Death Saves taken while at 0 is a concept which was introduced in 4th ed*. I think the idea was to create additional suspense, rather than the steady, predictable effect of bleeding at 1HP per round until death finally occurs at -10, like in 3E.

Probably because of the scaling ever-increasing damage numbers as you increased in levels, 4E also had death occur at negative HP equal to the character's Bloodied value (half max HP), rather than at -10. Obviously bleeding 1HP/rd would be a long slow process if instead of death occurring at -10 it was occuring at, say, -40 for a mid level character, or -100 for a high level character.

(*Edit: With a somewhat different version having first appeared in the RC, as Snarf notes)
 
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Snarf Zagyg

Notorious Liquefactionist
Pretty sure you didn't mention 2E at all; but I could be having a reading comprehension issue, I suppose.

From the OP:

Okay, cool. So?

This misunderstanding was common and widespread. A lot of things in the 80s spread like wildfire through word-of-mouth, and I would say that this misunderstanding of this particular rule (many people probably not having actually gone and found the text of the rule) was so widespread that by the time of the publication of 2e, in 1989, it had become the actual rule. 2e changed it to "Hovering on Death's Door) (2e DMG p. 75) and explicitly stated it applied to -10.

However, while a lot of misconceptions about 1e and 2e occur because people are misremembering and attributing 2e rules to 1e, this is an example, IIRC, of a widespread misunderstood rule being accepted and incorporated into 2e.
 

Snarf Zagyg

Notorious Liquefactionist
Ok, so I get lots of different ways it was played etc etc but how did the zero hit points rule in the AD&D 1e DMG become the modern death save?

Seems like a pretty new mechanic

Nothing is new.

The introduction of "Zero Hit Points" by Gygax in the DMG (contra the PHB), which became the widely misunderstood "-10" was codified into 2e as the optional "Hovering on Death's Door."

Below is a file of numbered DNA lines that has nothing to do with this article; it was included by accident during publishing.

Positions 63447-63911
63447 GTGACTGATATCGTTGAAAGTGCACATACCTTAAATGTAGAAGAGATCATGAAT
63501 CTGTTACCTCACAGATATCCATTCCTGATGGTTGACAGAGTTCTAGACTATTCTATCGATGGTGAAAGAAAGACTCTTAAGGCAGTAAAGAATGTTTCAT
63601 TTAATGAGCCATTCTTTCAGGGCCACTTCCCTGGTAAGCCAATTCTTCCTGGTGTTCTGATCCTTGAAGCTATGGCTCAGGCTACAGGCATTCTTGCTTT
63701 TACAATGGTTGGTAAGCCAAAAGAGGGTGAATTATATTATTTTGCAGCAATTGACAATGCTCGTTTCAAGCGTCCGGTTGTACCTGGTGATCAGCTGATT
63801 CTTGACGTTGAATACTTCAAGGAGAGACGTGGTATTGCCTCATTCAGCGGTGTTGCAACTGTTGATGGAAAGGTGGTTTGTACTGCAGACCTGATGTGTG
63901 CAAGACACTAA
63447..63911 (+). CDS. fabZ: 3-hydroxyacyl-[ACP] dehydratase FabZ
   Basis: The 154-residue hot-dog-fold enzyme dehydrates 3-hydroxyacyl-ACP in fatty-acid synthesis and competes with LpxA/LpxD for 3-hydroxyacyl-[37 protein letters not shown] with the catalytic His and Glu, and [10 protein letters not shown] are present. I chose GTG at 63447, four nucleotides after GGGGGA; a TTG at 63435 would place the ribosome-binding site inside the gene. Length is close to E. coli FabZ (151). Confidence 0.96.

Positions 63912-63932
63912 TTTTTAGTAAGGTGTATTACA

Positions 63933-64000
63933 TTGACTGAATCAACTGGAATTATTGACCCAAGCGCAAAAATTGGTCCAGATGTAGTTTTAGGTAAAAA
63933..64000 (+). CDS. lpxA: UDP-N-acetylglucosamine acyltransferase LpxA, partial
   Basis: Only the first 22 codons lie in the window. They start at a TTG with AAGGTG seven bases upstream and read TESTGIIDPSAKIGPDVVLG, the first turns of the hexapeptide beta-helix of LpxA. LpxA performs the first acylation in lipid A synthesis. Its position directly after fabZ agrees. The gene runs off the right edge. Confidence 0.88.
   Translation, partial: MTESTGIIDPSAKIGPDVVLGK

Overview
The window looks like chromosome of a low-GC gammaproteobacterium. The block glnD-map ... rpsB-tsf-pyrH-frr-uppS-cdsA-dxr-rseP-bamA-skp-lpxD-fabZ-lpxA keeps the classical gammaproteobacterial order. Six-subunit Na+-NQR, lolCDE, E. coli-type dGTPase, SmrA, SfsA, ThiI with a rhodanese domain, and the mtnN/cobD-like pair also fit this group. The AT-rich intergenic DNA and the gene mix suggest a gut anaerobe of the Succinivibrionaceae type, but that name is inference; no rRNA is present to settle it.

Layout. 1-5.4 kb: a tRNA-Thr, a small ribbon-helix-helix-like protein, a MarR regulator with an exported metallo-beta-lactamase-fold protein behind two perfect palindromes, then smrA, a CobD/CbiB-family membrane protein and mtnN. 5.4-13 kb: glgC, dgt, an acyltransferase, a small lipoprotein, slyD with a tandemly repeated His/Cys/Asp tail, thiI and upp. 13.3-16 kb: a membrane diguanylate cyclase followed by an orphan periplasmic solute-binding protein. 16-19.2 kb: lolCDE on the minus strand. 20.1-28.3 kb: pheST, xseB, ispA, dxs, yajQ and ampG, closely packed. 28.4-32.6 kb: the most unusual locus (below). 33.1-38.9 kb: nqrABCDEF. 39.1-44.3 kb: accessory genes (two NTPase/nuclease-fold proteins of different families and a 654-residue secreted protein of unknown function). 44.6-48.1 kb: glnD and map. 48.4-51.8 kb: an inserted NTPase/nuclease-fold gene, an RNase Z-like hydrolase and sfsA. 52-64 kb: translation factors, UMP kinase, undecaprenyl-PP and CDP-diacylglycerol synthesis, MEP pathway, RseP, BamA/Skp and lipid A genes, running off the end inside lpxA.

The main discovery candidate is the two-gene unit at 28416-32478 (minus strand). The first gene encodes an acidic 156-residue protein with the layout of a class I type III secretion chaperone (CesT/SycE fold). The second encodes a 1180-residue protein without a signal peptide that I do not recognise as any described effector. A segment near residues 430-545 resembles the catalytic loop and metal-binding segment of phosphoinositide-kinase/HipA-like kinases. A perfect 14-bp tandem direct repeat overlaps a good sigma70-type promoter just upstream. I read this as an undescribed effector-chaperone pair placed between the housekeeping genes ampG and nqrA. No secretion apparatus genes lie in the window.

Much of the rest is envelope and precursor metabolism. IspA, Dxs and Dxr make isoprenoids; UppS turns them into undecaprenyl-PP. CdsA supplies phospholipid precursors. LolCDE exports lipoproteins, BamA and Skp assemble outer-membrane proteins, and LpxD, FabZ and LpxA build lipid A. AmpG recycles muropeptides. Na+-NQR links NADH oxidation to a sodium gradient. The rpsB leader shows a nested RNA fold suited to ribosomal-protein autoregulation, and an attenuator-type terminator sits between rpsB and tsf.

This gives us the lineage of the whole, Black Knight-ish, "I'm not dead yet!"

Now, combine that with the Rules Cyclopedia (1991) variant rules on keeping characters alive (p. 266):

For instance, when a character is reduced to 0 hit points or below in combat (or from death spells), he's not yet dead. He's unconscious and mortally wounded; if left untended, he will die.
He must make a saving throw vs. death ray every turn. He makes the first roll on the round he drops to 0 hit point; he makes another every round he takes additional damage, and every 10 minutes (one turn) in addition. If he ever fails a roll, he's dead.


A little harsher than 5e, but there you go. Death saves.
 



nevin

Adventurer
This is a little different; normally, I like to make certain I have my ducks in a row for a thesis, so that other people can shoot them down. It is the internet!

However, I'd like to explore a concept I've been thinking about that popped up in a recent thread.

@Lanefan wrote the following in regards to AD&D (1e):
(Dying at -10 is ) Not a houserule, a supported option (via an early Dragon magazine?). There was a death at -3 option as well.

The thing is, this is a common thing I have heard articulated by many people. Many people that played D&D in the 80s. The "-10 rule." The trouble is- this rule doesn't exist. Let me explain:

There are a number of things people get wrong about AD&D (1e). Well, wrong isn't the correct term- much moreso than later editions of the rules, even so-called "core rules" in the main books were more guidelines at the time than rules. And because 1e was so complex, and had so many different and bespoke subsystems that didn't always play nice with each other, it was fairly common for different tables to ignore, adapt, and change the rules in play to make the game more useable and flow more easily. In general, you'd have the following types of rule modifications that were wide-spread:
A. Ignorance. Probably the largest category, but this covered all those rules that were tucked away that tables might not even be aware of. Elves couldn't get resurrected (except the rod, because reasons). Item saving throws. Every time you come back from the dead, you lose a point of constitution. Monks can't use flaming oil. Slow poison works after the character has "died" due to poison. Rules that are in the open, yet get overlooked in the dense tangle of text and tables.

B. Fiddly Bits. Probably the biggest area for wide-spread modification are the fiddly bits. The rules that just added more complexity than seemed worth it for many. The usual go-to example here is the weapon v. AC tables. Sure, there were tables that used them. But IME most tables did not use them because the value added simply wasn't worth it. Another example would be the way that 1e carefully went through the timing in the one-minute combat round (segments for spell casting, weapon speed factors, and so on). While there was great value in this (because of the ability to disrupt spellcasting, and giving added value to 'fast' weapons), many tables used a simpler initiative system.